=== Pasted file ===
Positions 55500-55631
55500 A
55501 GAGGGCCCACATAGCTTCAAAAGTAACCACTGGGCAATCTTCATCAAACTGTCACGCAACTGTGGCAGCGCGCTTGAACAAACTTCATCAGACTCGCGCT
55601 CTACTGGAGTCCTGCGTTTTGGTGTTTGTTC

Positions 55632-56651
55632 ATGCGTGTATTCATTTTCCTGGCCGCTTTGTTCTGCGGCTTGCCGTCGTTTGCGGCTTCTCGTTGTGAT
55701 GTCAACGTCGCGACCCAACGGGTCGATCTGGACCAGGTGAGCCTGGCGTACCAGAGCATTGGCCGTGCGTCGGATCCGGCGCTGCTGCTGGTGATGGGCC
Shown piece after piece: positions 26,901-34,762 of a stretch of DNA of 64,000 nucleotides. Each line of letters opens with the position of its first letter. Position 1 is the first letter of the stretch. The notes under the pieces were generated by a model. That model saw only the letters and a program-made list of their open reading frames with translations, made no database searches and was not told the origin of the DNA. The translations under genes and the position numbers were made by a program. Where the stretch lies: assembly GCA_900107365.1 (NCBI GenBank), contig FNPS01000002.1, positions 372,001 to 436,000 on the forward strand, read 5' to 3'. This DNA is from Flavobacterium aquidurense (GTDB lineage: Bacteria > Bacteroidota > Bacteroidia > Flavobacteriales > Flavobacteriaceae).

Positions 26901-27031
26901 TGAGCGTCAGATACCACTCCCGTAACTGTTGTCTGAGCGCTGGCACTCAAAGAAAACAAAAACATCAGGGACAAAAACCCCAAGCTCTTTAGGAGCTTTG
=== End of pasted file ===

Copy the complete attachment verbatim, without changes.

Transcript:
Positions 55500-55631
55500 A
55501 GAGGGCCCACATAGCTTCAAAAGTAACCACTGGGCAATCTTCATCAAACTGTCACGCAACTGTGGCAGCGCGCTTGAACAAACTTCATCAGACTCGCGCT
55601 CTACTGGAGTCCTGCGTTTTGGTGTTTGTTC

Positions 55632-56651
55632 ATGCGTGTATTCATTTTCCTGGCCGCTTTGTTCTGCGGCTTGCCGTCGTTTGCGGCTTCTCGTTGTGAT
55701 GTCAACGTCGCGACCCAACGGGTCGATCTGGACCAGGTGAGCCTGGCGTACCAGAGCATTGGCCGTGCGTCGGATCCGGCGCTGCTGCTGGTGATGGGCC
Shown piece after piece: positions 26,901-34,762 of a stretch of DNA of 64,000 nucleotides. Each line of letters opens with the position of its first letter. Position 1 is the first letter of the stretch. The notes under the pieces were generated by a model. That model saw only the letters and a program-made list of their open reading frames with translations, made no database searches and was not told the origin of the DNA. The translations under genes and the position numbers were made by a program. Where the stretch lies: assembly GCA_900107365.1 (NCBI GenBank), contig FNPS01000002.1, positions 372,001 to 436,000 on the forward strand, read 5' to 3'. This DNA is from Flavobacterium aquidurense (GTDB lineage: Bacteria > Bacteroidota > Bacteroidia > Flavobacteriales > Flavobacteriaceae).

Positions 26901-27031
26901 TGAGCGTCAGATACCACTCCCGTAACTGTTGTCTGAGCGCTGGCACTCAAAGAAAACAAAAACATCAGGGACAAAAACCCCAAGCTCTTTAGGAGCTTTG